Aftermath of Covid

Digger

Well-Known Member
Joined
Jan 23, 2015
Messages
7,980
Reaction score
6,606
Location
S.E Australia
Sure it’s still alive and well but life has returned pretty much to normal and the draconian restrictions we had are finished for now. Some things haven’t come back though, international tourism is one casualty and travellers on working visas particularly. Melbourne usually a vibrant city is quiet as many workers have continued to chose to work from home rather than the office. The thousands of businesses that require a busy city are foundering without the patronage!

We are unable to fill many thousands of job vacancies, people just aren’t applying. We need 90.000 Baristas (coffee makers) in ths state alone. Restaurants and cafes are closing because they cant get staff! Some are offering a $5,000 start up bonus they are that desperate.

People have been moving out of the metroplitan areas that were under harsh lockdown and moving to regional areas and prices have skyrocketed in our area alone.

Used vehicles are selling in some cases for more than they were new and new cars are sometimes 12 months or more in coming. This reflects shortages of workers worldwide I presume?

Conflict in Europe isn’t helping.

Crazy times!

What about where you are?
 

Otto99

Well-Known Member
Joined
Aug 7, 2018
Messages
1,839
Reaction score
2,028
Location
Memphis, TN
That sounds about right. I can sell my Element for more than I bought it for, but they’re also enjoying a cult revival, so their value has gone up. Our numbers are also slowly rising again, but for now, the state isn’t mandating anything. <EDIT> I stand corrected. Our latest numbers show a 111% increase over the last week.

Now, stateside we also have to deal with slack jawed individuals who are convinced that the reason people are not working is because of a fat government check every month. I never engage idiocy in public, but in this instance, I had to. This woman was complaining about no one working the checkout at a nearby market, and I said, well, we told these people if they wanted more money, go look for a better job, so they did, and now you’re mad at them. That’s when she swelled up like a toad and announced it was because of unemployment checks, something that was a factor two years ago, but I told her in no uncertain terms that program was long gone, and thank God for it, else I’d be homeless. I then pointed out that Tennessee’s maximum benefit is $273 a week. No one is staying away from work for $273 a week.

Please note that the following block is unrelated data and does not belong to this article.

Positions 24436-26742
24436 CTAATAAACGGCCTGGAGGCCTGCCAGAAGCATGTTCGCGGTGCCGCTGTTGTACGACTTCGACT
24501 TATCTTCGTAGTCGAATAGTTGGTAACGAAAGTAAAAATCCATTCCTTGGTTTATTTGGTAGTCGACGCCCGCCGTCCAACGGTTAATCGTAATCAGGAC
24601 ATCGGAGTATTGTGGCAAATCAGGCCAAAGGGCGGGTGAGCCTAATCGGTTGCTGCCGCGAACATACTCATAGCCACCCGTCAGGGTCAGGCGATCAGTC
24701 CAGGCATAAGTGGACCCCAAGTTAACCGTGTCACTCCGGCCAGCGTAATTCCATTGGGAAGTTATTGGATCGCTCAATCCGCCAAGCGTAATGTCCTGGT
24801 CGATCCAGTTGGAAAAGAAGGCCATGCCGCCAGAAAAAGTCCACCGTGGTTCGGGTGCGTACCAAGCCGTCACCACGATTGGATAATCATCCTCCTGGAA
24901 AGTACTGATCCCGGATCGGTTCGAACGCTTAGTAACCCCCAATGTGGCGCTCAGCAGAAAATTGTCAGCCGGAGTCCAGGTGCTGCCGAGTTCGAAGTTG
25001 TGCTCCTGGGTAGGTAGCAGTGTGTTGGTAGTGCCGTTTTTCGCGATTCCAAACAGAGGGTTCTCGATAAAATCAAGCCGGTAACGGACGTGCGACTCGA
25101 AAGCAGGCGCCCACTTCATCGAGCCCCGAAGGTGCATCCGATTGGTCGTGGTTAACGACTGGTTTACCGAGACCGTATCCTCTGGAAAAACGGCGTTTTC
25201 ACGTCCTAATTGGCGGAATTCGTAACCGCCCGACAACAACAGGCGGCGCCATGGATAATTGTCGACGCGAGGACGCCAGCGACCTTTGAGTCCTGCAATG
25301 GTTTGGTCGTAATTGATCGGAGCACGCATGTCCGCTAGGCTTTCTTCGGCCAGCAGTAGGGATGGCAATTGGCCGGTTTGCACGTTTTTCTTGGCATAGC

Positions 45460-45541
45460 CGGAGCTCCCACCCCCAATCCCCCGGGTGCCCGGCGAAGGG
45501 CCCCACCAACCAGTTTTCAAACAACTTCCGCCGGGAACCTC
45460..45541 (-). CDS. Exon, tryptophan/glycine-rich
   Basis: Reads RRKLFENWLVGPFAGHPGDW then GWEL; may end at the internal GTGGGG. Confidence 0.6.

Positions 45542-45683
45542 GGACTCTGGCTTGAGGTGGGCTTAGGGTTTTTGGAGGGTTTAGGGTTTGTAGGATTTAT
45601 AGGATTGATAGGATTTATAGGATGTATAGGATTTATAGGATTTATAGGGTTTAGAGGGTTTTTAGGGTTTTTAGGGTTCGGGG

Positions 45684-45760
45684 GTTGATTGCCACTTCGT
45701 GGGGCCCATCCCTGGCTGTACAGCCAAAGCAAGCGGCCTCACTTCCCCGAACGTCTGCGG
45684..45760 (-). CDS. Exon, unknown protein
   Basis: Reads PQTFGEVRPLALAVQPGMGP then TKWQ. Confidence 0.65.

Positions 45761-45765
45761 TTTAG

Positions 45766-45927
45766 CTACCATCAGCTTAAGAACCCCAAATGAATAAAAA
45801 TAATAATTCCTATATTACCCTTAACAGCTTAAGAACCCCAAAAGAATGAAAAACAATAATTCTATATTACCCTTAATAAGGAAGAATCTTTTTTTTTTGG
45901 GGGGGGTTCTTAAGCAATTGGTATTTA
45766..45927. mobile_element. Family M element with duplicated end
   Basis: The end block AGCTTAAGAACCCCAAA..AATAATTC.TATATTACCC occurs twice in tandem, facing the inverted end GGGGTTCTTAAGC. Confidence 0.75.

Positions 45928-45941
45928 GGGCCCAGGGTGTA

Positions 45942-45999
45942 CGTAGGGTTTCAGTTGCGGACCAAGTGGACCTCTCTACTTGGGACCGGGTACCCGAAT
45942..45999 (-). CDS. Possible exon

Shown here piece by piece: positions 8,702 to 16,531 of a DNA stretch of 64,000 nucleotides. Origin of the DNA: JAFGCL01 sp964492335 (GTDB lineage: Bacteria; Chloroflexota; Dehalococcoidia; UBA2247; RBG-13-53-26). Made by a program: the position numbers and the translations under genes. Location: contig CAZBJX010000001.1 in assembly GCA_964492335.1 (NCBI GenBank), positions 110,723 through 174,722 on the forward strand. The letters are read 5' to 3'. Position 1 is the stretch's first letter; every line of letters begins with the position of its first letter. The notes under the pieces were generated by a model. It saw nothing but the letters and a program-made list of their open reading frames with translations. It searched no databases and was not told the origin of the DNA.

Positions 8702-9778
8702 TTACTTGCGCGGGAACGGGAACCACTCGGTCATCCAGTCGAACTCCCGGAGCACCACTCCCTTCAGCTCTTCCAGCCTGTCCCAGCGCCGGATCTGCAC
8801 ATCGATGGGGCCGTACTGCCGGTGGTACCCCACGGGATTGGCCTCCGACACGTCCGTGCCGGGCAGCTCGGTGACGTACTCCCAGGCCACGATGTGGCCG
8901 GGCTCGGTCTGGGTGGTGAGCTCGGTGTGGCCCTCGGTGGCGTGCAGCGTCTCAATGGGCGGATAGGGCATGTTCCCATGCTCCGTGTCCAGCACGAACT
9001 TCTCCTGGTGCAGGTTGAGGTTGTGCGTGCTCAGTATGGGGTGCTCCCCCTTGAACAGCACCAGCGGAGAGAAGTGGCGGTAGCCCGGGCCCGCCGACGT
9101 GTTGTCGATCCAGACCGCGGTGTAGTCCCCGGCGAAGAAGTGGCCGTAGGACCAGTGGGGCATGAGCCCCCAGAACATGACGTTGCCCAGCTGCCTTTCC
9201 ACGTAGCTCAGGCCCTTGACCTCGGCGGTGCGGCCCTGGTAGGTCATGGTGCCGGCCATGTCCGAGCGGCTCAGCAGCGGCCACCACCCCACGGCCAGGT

Last edited:

Digger

Well-Known Member
Joined
Jan 23, 2015
Messages
7,980
Reaction score
6,606
Location
S.E Australia
My area has been elevated to Red status, which means the infection rate is high.

Too many idiots due to political leaning and ignorance, are not willing to recieve the vaccination.
I worry about the stupidity of far too many people in the world these days. No wonder the place is in such a mess !
That sounds about right. I can sell my Element for more than I bought it for, but they’re also enjoying a cult revival, so their value has gone up. Our numbers are also slowly rising again, but for now, the state isn’t mandating anything. <EDIT> I stand corrected. Our latest numbers show a 111% increase over the last week.

Now, stateside we also have to deal with slack jawed individuals who are convinced that the reason people are not working is because of a fat government check every month. I never engage idiocy in public, but in this instance, I had to. This woman was complaining about no one working the checkout at a nearby market, and I said, well, we told these people if they wanted more money, go look for a better job, so they did, and now you’re mad at them. That’s when she swelled up like a toad and announced it was because of unemployment checks, something that was a factor two years ago, but I told her in no uncertain terms that program was long gone, and thank God for it, else I’d be homeless. I then pointed out that Tennessee’s maximum benefit is $273 a week. No one is staying away from work for $273 a week.
I admit to not understanding the drivers for some of these things and this thread was an attempot to get more information to try and understand whats going on.
 

Darkness

Well-Known Member
Joined
Apr 29, 2021
Messages
532
Reaction score
642
California is a perpetual mess.

In my case the mortgage industry is hitting massive "reductions in force" because the interest rate just jumped and since there are so many covid modifications still kicking there isn't yet a full return to the liquidation rate of 2019. Read that as no new money coming in and no returns on debt, so thousands being laid off. Those lucky enough to keep their jobs won't get any raise or bonus for the next year or so at least, and live in daily fear of being cut. Don't work harder for a reward, work harder just to stay, because the work those who were laid off did is now yours to do.

Restaurants are struggling. With the inflated cost of living here minimum wage or less doesn't cut it, so they're all understaffed and paying more for supplies.

Grocery store prices are all up. The coffee I buy was 3.49 a can, now 5.99 a can. Other items are pretty close in rise by percentage.

Gas is up to 6.50 per gallon for the cheap 87 octane, diesel is more like 7.50. Not as high as Europe but we don't have the public transport options that Europe and other countries have, so we are feeling it.